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My first PC was a 486 DX 33MHz machine with 4Mb RAM, for which I paid £700. It was my first purchase with the wages from a part time job I had at the time. I thought it would be useful if I learned how to use a PC properly.

By the time that PC went to the “recycling centre” it had cost:

PC £700
+8Mb RAM £200
Sound Card £50
4x CD ROM £150
56k Modem £200
DX2 66 MHz CPU £25

A total of £1300, a hell of a lot of money for me at the time.

Before adding the 56k modem I had a 2.4k modem given to me by my cousin.

Needless to say this was not suitable for browsing the Internet. At that time an Internet connection cost £10 – £15 p/m for dial up access (plus the cost of the phone call).

Instead I used BBS (bulletin board systems). These were largely run by private individuals whose machines were left running BBS software and connected to the phone line. Once you had the numbers for these systems you could dial in to download files etc.

Residing on these BBS’s was an amateur point to point network known as FidoNet, which allowed mail to be routed through a series of “nodes” and “super nodes”. Small systems would dial into larger ones with direct Internet access, and so information was relayed throughout the network.

Using a client program it was possible to set your machine to dial into a board periodically to send and collect mail.

This allowed pre-runners of today’s forums to develop in the form of mailing lists, there were a lot of groups you could subscribe to covering most interests.

At that time “IBM Clone” PC’s were not as dominant as they are today and Amiga’s were still very popular. Windows 3.1 had not quite dominated the market for desktop operating systems and IBM were still trying to compete in this sector with OS2 WARP.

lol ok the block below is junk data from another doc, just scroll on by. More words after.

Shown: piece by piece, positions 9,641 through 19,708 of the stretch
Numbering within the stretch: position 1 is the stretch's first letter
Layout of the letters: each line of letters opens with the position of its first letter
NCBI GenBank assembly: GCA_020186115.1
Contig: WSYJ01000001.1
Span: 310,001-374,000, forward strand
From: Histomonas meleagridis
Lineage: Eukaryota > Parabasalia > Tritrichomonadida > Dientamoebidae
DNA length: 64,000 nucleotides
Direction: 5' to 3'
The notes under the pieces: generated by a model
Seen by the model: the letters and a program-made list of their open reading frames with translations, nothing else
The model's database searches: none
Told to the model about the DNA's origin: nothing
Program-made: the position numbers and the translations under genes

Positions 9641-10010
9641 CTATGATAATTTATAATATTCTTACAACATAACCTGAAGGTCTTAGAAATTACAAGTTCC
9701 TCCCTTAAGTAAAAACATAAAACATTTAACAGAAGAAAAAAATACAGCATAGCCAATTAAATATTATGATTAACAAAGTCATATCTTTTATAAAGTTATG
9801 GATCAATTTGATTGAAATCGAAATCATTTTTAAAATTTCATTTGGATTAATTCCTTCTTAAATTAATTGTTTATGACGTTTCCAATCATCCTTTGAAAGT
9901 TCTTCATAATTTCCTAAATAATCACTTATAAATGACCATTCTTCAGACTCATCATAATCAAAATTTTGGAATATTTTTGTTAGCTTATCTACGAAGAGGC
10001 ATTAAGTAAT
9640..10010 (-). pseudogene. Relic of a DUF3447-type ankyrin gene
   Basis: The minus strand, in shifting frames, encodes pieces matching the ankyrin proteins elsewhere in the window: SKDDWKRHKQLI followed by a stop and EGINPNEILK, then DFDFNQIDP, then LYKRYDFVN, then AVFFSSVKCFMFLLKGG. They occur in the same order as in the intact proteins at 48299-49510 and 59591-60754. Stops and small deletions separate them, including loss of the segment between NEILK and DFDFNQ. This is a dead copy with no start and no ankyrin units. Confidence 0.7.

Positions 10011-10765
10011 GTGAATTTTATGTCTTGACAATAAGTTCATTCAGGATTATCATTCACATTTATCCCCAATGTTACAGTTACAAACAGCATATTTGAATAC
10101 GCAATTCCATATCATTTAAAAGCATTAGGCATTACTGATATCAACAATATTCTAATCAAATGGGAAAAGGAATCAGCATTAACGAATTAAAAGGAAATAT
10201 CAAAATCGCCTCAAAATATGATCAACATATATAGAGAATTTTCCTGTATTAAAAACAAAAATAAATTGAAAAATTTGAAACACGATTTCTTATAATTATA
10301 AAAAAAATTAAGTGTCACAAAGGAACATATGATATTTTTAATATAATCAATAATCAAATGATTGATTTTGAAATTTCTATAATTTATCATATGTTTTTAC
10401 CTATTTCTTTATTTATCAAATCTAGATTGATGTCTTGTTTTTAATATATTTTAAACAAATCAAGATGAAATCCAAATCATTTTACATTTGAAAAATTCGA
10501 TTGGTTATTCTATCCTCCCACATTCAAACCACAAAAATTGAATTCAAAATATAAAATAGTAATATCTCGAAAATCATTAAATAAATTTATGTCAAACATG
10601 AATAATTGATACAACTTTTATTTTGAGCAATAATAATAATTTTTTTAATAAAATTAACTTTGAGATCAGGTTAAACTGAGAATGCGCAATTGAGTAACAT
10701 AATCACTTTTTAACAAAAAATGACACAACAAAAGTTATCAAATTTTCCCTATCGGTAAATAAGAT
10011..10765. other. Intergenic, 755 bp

A couple of friends I had running BBS’s were head-hunted by networking companies to work on Novell networks which was an un-expected spin off for them.

There were of course significant disadvantages to using FidoNet, for example phone lines were often busy, and mail could take a day or so to be relayed to boards in far flung places, but that kind of added to the fun of it.

Once I had my 56k modem I began using the Internet, and although I wasnt too impressed with it at the time, it offered a lot more than the BBS systems.

I started to use FidoNet less after that, I think it finally died in 2003. I know a few BBS systems became accessible via the internet in an attempt to keep going, perhaps some relics still do, but I never really saw the point of that vs using web applications.

Its a shame that these networks dont exist now, perhaps in another 13 years I will look back on the ‘golden age of blogging’ with similar affection!

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    Comment by Steve


    My first Pee Cee was a 512k Macintosh which I got in 1987. I bought it second hand for over £700. Later I upgraded it to a Mac Plus for another £1000 (Ouch).

    The 512k had well erm 512k of memory, and a 400k floppy drive. I was lucky to have another external 400k drive to save disk swaps. Incredibly the whole system and a couple of applications could reside on one 400k floppy.